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Understanding Genocide and Its Perpetrators

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Understanding Genocide and Its Perpetrators




Oral history video clip featuring Anne Sutherland, Professor, Macalester College. This video was originally produced by Media Entertainment, Inc., for the 2000 documentary The Genocide Factor.


Media Entertainment, Inc.


Genocide Factor Collection, Oral History Program, Tampa Library,
University of South Florida, Tampa, Florida.


Tampa, Fla. : University of South Florida Tampa Library.




Sutherland, Anne


Tape number: 4036H


video / mp4




Oral History

Oral History Item Type Metadata


Caitlin, Norma


Sutherland, Anne


Rice University, Houston, Texas


Well, why does one group feel it has the right to exterminate another group? It’s a difficult question to answer, but I think that groups persecute other groups to the point of extermination when they define those groups as outside the moral boundaries of society, or sometimes they define them as animal rather than human. And we see this in everyday language, you know. “He’s a savage” is a way of saying a criminal or another person is not even truly human. But when whole groups get classified as outside of a moral boundary, it’s a dangerous situation; and you can look at the situation, for example, in Rwanda where the Tutsis and the Hutus defined each other as outside each other’s moral boundaries. Then it becomes okay to persecute people or discriminate against them, or exterminate them. And I think with the Nazis in Germany, that was not a German, but it was a Nazi policy to classify people into those who were worthy and those who were outside the boundary of society and therefore dispensable.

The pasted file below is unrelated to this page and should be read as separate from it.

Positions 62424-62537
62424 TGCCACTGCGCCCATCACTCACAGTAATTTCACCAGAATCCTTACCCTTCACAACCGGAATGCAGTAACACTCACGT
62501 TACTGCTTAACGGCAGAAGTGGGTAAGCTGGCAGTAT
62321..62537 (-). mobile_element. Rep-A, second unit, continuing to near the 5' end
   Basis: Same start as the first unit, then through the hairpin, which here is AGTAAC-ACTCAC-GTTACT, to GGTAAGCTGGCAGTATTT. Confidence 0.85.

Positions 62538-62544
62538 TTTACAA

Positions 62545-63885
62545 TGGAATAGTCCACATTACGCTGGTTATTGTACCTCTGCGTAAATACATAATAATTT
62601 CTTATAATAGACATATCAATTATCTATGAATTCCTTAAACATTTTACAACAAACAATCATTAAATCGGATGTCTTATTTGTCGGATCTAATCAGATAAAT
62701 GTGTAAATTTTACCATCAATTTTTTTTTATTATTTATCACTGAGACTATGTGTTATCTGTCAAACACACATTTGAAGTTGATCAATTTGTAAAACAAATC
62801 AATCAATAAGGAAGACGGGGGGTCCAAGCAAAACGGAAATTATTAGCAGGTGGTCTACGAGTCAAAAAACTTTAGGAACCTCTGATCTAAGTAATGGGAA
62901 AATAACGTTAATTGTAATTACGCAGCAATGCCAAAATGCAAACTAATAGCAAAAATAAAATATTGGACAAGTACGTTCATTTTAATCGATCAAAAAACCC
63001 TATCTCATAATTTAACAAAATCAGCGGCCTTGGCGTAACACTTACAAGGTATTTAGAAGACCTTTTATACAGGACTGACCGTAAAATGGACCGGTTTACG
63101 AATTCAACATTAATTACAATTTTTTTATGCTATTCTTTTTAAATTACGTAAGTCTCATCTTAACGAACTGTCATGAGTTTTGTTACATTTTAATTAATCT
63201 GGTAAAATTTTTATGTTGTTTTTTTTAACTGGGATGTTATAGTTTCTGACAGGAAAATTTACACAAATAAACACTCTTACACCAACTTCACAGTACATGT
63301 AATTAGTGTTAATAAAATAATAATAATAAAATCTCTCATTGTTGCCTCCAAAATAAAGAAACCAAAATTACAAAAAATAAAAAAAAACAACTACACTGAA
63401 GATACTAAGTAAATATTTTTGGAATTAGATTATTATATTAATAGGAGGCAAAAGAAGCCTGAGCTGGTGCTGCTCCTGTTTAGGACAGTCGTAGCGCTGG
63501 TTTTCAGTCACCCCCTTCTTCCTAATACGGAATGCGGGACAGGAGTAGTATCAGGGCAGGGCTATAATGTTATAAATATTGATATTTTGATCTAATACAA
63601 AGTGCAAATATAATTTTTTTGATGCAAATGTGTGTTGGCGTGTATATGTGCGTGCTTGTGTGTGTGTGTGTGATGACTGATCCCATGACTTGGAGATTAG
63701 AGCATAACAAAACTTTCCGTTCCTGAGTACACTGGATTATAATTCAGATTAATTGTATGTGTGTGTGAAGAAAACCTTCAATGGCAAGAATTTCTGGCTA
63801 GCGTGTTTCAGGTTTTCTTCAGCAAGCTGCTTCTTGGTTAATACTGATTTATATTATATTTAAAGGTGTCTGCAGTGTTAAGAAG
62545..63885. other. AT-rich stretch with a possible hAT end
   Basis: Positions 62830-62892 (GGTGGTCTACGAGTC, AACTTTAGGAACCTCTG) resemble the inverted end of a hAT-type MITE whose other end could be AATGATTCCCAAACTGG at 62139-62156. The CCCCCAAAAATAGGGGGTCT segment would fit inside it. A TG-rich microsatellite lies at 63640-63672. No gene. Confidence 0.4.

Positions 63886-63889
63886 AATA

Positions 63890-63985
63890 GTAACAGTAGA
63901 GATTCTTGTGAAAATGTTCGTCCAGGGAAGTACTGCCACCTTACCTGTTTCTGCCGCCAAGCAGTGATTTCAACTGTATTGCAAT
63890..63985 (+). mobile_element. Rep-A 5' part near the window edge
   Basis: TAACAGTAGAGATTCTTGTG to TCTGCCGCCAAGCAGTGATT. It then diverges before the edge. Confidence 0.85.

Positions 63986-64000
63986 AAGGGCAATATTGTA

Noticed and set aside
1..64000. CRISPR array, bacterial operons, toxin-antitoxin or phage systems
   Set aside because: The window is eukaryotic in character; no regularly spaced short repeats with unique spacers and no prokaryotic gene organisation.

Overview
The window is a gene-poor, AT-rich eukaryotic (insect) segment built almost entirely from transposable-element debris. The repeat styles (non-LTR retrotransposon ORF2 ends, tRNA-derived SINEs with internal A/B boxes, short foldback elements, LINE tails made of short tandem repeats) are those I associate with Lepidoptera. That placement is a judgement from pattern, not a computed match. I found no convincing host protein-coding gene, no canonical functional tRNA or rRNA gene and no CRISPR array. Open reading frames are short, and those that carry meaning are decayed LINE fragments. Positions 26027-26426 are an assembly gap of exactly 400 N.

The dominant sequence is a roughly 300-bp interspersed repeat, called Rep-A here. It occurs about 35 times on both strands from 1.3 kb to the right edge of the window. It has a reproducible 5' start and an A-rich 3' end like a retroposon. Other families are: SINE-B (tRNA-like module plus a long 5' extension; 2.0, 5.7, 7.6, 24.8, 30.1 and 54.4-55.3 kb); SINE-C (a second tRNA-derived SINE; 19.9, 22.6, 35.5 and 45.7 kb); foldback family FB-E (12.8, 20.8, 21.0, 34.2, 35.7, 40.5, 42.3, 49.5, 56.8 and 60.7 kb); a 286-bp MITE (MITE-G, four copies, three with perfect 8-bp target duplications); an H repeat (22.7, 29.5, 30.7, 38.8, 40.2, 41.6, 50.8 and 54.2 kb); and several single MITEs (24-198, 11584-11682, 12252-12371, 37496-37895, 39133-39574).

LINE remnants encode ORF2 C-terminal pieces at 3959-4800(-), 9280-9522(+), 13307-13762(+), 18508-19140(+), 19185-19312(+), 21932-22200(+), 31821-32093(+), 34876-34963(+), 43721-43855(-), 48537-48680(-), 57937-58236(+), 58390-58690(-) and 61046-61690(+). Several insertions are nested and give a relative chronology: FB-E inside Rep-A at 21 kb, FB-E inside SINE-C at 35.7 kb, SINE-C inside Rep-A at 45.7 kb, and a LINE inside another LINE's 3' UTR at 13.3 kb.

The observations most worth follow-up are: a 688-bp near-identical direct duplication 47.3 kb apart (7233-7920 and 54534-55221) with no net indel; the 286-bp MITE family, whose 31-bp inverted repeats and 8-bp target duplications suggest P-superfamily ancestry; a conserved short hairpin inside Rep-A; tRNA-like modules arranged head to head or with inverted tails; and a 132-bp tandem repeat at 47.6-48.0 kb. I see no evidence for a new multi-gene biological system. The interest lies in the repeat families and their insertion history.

Genocides are difficult things to understand, but I think it takes both political leadership and the general population has to be willing and go along with, collaborate with that government in agreeing that those people are unworthy. In other words, somebody has to organize a genocide, but the general population has to at least agree silently that it’s okay, even if they don’t actually carry out something. So I don’t really know of any case of genocide where the entire population is up in arms and absolutely opposed to it. A government—in order to exterminate a group of people, there has to be a general feeling the population that there’s something wrong with these people, that they somehow need to be controlled or removed from society in some way: there’s something wrong with them, and therefore, the government is allowed to do that.

I think in the future one of the things we need to do is be very alert to situations where groups of people are being vilified as a whole group not for individual actions, but as a whole group. Stereotyping is normal. People stereotype others, and that’s never going to go away. But, when stereotyping starts becoming a general consensus of vilifying and condemning one group just because they’re members of that group, then you have a situation where it’s dangerous. And then if you get a government that in order to keep in control, and they have some kind of totalitarian control, wants to persecute one whole group, they have the ability to do it. And that’s where it’s a red flag for groups like the United Nations or NATO or the United States to try and anticipate that this could lead to a widespread violence against that group.

Original Format

Beta tape




Media Entertainment, Inc., “Understanding Genocide and Its Perpetrators,” USF Library Special & Digital Collections Exhibits, accessed July 13, 2020,